According to another aspect of the present invention, the target feature is formed of layers of target material, each layer having a desired property. For example, a multi-layered target feature may be comprised of layers of hydrophilic material below layers of hydrophobic material. Such a target structure is useful in preventing the wetting of material abutting against the target structure, for example the spreading of a first fluid from one lateral side of the structure over its top and onto the opposite lateral side of the structure.
The above is a summary of a number of the unique aspects, features, and advantages of the present invention. However, this summary is not exhaustive. Thus, these and other aspects, features, and advantages of the present invention will become more apparent from the following detailed description and the appended drawings, when considered in light of the claims provided herein.
BRIEF DESCRIPTION OF THE DRAWINGS
In the drawings appended hereto like reference numerals denote like elements between the various drawings. While illustrative, the drawings are not drawn to scale. In the drawings:
FIG. 1A is a plan view of a color filter for a flat panel display according to the prior art.
FIG. 1B is a profile view of the color filter for FIG. 1A.
FIG. 2A is a cross sectional view of a structure at a first stage in the process of forming a sub-pixel frame according to one embodiment of the present invention.
FIG. 2B is a plan view of the structure shown in FIG. 2A.
FIG. 2C is a cross sectional view of a structure at a second stage in the process of forming a sub-pixel frame according to one embodiment of the present invention.
FIG. 2D is a plan view of the structure shown in FIG. 2C.
FIG. 2E is a cross sectional view of a structure at a third stage in the process of forming a sub-pixel frame according to one embodiment of the present invention.
FIG. 2F is a plan view of the structure shown in FIG. 2E.
FIG. 2G is a cross sectional view of a structure at a fourth stage in the process of forming a sub-pixel frame according to one embodiment of the present invention.
FIG. 2H is a plan view of the structure shown in FIG. 2G.
FIG. 3 is a process flow diagram illustrating the steps involved in the formation of a sub-pixel frame according to one embodiment of the present invention.
FIG. 4A is a cross sectional view of a structure at a first stage in the process of forming a sub-pixel frame according to a second embodiment of the present invention.
FIG. 4B is a plan view of the structure shown in FIG. 4A.
FIG. 4C is a cross sectional view of a structure at a second stage in the process of forming a sub-pixel frame according to the second embodiment of the present invention.
FIG. 4D is a plan view of the structure shown in FIG. 4C.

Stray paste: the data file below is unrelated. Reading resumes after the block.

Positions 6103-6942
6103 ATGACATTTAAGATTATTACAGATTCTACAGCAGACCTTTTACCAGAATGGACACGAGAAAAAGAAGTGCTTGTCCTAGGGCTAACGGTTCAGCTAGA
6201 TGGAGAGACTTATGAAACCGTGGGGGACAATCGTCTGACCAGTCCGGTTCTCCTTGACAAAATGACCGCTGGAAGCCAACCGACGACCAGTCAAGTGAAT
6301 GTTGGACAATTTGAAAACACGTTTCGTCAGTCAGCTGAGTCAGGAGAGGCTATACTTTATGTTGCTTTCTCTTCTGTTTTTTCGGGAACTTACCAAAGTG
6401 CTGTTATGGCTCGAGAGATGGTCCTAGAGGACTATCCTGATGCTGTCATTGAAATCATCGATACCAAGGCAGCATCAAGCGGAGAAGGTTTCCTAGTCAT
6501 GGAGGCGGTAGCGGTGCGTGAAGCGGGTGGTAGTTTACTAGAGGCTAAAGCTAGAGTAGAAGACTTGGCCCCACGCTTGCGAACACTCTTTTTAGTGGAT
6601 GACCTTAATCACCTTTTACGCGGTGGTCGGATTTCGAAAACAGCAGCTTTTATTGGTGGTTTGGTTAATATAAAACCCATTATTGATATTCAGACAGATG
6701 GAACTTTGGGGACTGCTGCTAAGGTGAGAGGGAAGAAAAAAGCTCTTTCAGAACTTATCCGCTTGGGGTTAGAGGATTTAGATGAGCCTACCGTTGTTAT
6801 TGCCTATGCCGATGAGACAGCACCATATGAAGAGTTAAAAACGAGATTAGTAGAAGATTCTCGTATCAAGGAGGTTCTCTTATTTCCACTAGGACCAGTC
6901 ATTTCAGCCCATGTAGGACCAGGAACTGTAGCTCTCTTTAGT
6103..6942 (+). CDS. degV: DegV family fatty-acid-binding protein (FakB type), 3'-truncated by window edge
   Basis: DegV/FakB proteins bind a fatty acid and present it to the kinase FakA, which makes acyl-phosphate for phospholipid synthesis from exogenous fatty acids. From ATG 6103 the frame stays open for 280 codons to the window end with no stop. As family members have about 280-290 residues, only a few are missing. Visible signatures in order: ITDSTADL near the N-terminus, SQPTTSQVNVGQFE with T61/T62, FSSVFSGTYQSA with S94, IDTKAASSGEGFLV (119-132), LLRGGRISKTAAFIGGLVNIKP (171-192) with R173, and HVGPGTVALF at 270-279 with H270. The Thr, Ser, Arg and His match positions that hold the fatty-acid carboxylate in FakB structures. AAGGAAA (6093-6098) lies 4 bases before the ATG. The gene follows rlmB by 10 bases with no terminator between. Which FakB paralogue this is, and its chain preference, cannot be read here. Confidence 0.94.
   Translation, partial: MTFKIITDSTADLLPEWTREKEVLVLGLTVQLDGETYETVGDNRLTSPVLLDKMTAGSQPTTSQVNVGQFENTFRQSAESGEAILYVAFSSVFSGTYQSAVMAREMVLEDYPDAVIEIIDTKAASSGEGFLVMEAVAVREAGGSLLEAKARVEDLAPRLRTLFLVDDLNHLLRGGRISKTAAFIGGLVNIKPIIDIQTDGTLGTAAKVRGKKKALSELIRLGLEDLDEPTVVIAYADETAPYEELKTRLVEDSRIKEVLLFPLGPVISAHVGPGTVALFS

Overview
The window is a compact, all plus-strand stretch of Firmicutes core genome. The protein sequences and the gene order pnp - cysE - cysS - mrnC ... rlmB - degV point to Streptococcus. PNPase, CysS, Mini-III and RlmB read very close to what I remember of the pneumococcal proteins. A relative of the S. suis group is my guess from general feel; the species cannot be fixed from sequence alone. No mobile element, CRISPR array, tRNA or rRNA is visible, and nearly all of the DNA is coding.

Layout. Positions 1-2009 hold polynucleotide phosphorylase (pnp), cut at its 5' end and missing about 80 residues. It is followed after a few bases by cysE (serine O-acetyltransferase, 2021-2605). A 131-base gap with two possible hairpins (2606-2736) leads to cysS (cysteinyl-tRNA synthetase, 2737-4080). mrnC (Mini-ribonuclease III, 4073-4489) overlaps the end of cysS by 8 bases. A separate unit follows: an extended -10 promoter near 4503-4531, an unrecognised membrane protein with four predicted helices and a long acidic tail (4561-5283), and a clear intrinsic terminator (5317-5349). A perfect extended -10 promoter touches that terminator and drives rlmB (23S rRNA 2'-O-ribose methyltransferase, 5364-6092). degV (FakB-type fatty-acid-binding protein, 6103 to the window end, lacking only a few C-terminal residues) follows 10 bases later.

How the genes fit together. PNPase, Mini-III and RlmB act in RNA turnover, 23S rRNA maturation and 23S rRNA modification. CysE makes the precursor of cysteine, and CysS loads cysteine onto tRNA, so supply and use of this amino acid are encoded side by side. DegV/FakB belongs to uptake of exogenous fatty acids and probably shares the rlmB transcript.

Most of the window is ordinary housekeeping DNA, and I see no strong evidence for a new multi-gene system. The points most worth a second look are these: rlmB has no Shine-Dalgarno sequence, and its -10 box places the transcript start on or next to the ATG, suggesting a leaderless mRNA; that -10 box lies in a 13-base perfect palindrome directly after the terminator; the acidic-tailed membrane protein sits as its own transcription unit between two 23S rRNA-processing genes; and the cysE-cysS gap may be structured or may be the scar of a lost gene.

FIG. 4E is a cross sectional view of a structure at a third stage in the process of forming a sub-pixel frame according to the second embodiment of the present invention.
FIG. 4F is a plan view of the structure shown in FIG. 4E.
FIG. 4G is a cross sectional view of a structure at a fourth stage in the process of forming a sub-pixel frame according to the second embodiment of the present invention.
FIG. 4H is a plan view of the structure shown in FIG. 4G.
FIG. 4I is a cross sectional view of a structure at a fifth stage in the process of forming a sub-pixel frame according to the second embodiment of the present invention.
FIG. 4J is a plan view of the structure shown in FIG. 4I.
FIG. 5 is a process flow diagram illustrating the steps involved in the formation of a sub-pixel frame according to one embodiment of the present invention.
DETAILED DESCRIPTION OF THE INVENTION
With reference initially to FIGS. 1A and 1B, there is shown therein a structure of the type formed by one embodiment of the present invention. FIGS. 1A and 1B are illustrations of a portion of a color filter 10 for a plat-panel display. As mentioned, such a filter comprises a number of pixels 12, each pixel being composed of three or more sub-pixels 14. The actual geometry of the sub-pixels, such as triangular, striped, diagonal, etc. is not critical to the operation of the present invention, but will be discussed in further detail below. Sub-pixels 14 are each primarily transparent to a specific color of light, such as red, green or blue. The individual sub-pixels 14 are separated by a pixel frame 16. Pixel frame 16 is composed of a number of horizontal and vertical elements which form cavities, shown in FIG. 1B, for the receipt of material forming sub-pixels 14. For reference, it will be assumed that the width wsp of each sub-pixel is on the order of 25 to 30 μm and the width wf of each pixel frame element is on the order of 10 μm.